A Maverick's Texas
© Pasadena Memorial High School
A Maverick’s Texas
Pasadena Memorial High School students document their local culture for student exhibit
SAN ANTONIO – Pasadena, Texas, might be a Houston suburb, but it’s a place with its own people and its own unique culture. Texas Highways magazine
photographer Griff Smith helped students realize its uniqueness and prepared them to capture it in pictures when he visited Pasadena Memorial High School during the fall.
"A Maverick’s Texas," named for the Pasadena Memorial mascot, is a student exhibit at the Institute of Texan Cultures showcasing the uniqueness of Pasadena through images and artworks. This perspective on the small town is on display March 12 through June 17.
"We wanted students to take their classroom lessons out into the real world," said Ashlie McKenzie, an education specialist with the Institute of Texan Cultures. "Geography teaches the importance of ‘place’ and ‘culture.’ With inspiration from Griff Smith, it was our hope that students would see their lessons come to life in a new and challenging way."
Pre-AP Geography, art and photography students participated in the project, culminating with a school-wide photo and art competition. The assignment was enhanced with a writing portion, challenging the students to prepare captions or short essays for their images, detailing land use, language, education systems, religions and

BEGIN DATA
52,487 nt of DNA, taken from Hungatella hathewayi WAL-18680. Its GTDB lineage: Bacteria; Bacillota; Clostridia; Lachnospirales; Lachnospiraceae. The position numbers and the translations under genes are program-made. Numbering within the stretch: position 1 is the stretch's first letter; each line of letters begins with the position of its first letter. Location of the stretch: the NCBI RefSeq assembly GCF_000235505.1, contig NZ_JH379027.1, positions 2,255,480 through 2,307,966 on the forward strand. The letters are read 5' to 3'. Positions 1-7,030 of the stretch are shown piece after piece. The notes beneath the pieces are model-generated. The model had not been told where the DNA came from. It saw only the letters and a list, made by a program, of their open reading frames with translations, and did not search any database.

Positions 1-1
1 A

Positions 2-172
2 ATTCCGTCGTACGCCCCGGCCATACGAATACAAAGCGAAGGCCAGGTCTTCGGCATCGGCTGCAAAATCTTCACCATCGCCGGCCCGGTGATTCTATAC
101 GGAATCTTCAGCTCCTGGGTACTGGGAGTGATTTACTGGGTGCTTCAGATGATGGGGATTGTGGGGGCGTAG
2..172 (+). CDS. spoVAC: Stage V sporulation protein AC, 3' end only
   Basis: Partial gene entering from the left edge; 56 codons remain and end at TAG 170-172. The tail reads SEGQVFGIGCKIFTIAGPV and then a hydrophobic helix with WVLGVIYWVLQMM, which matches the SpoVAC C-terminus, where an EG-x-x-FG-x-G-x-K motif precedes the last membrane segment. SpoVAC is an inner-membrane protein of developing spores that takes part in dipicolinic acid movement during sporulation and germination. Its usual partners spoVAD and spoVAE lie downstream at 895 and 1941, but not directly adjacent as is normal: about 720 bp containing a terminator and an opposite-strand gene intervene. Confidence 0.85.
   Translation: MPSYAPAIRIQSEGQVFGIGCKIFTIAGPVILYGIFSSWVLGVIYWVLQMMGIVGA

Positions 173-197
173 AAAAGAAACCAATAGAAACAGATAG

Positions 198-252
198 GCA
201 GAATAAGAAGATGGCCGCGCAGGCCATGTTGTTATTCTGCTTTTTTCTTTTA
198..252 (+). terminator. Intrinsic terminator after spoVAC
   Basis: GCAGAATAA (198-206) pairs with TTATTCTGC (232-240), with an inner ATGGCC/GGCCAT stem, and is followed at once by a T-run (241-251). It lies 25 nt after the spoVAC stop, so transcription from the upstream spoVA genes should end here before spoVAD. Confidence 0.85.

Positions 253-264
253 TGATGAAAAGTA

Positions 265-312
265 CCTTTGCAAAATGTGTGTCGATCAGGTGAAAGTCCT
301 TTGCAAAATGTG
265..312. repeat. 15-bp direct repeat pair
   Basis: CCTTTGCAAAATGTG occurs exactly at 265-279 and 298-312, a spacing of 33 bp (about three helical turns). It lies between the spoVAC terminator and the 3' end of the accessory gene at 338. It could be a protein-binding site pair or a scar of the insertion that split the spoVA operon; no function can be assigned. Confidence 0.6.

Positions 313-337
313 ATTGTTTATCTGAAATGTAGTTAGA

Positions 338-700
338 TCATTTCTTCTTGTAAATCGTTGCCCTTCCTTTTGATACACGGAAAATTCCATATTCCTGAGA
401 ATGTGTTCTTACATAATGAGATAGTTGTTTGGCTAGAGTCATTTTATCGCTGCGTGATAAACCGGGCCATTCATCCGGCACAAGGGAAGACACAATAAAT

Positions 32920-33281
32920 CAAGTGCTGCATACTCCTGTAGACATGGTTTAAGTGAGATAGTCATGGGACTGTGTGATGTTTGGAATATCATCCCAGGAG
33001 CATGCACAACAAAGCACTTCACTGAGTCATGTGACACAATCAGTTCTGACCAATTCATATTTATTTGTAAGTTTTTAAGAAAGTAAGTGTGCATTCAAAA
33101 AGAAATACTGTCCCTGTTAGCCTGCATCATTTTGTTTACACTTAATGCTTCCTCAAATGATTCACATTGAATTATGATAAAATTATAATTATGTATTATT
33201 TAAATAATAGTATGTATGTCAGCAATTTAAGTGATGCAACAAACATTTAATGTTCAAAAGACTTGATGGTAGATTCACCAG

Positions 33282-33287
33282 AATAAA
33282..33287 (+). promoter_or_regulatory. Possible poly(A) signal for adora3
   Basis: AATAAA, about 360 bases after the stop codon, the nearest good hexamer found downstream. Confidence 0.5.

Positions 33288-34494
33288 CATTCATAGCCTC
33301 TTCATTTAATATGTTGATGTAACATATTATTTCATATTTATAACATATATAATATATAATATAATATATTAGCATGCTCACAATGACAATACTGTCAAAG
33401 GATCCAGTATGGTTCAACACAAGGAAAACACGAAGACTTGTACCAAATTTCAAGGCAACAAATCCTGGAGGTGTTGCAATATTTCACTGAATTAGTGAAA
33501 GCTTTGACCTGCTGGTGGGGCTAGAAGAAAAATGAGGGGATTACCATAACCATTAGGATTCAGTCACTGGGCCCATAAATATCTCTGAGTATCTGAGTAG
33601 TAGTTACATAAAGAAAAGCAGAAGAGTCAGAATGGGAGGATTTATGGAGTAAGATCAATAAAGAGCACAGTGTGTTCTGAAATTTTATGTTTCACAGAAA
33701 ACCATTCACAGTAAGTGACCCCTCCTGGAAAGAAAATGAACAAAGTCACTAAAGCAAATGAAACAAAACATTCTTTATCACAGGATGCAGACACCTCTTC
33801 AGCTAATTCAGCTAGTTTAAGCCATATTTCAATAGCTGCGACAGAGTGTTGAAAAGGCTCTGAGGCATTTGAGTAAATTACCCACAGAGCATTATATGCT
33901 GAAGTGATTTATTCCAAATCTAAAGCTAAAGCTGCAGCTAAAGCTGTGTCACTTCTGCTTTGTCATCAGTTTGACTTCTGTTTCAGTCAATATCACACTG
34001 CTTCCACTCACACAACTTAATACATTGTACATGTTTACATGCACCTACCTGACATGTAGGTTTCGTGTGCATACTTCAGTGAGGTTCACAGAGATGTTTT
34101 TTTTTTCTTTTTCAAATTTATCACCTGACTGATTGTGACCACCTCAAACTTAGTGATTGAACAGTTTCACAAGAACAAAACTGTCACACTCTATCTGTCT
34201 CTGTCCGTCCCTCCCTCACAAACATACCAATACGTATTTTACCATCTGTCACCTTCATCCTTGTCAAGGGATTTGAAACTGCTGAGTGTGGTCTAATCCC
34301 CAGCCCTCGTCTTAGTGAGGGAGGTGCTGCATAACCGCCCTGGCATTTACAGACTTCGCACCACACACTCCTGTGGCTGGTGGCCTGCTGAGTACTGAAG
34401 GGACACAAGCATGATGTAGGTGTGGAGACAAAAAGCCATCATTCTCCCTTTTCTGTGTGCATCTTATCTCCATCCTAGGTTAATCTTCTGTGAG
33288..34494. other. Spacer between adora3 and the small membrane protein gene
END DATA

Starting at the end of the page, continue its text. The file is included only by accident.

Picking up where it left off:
customs that define their community.
"My students were very excited by the opportunity to participate in this joint project with our art department and especially with UTSA and the Institute of Texan Cultures," said Stephanie McClain, team leader with Pasadena Memorial’s World Geography department. "They became very involved with the components of culture as they looked for ways to capture them through the camera lens."
"A Maverick’s Texas" is based on a similar initiative the Institute of Texan Cultures undertook in 2010 with Moreno Middle School in Beeville, Texas. The "Beeville: My Small Town" exhibit showcased photos and artworks from gifted and talented sixth-graders, documenting the unique aspects of their small Texas town. The students received mentoring from Ricardo Romo, president of The University of Texas at San Antonio, also a noted historian and photographer.
The Institute of Texan Cultures intends to continue offering this type of challenge to Texas schools, to engage students in documenting their communities and offering perspective on their unique local cultures.
The Institute of Texan Cultures is located on the UTSA HemisFair Park Campus, 801 E. César E. Chávez Blvd., a short distance from the Alamo and the River Walk. Regular hours are 9 a.m.-5 p.m., Monday-Saturday; noon-5 p.m. Sunday. Admission is $8 for adults (ages 12-64); $7 for seniors (ages 65+); $6 for children (ages 3-11); free with membership, UTSA or Alamo Colleges identification. For more information, call 210-458-2300 or visit TexanCultures.com.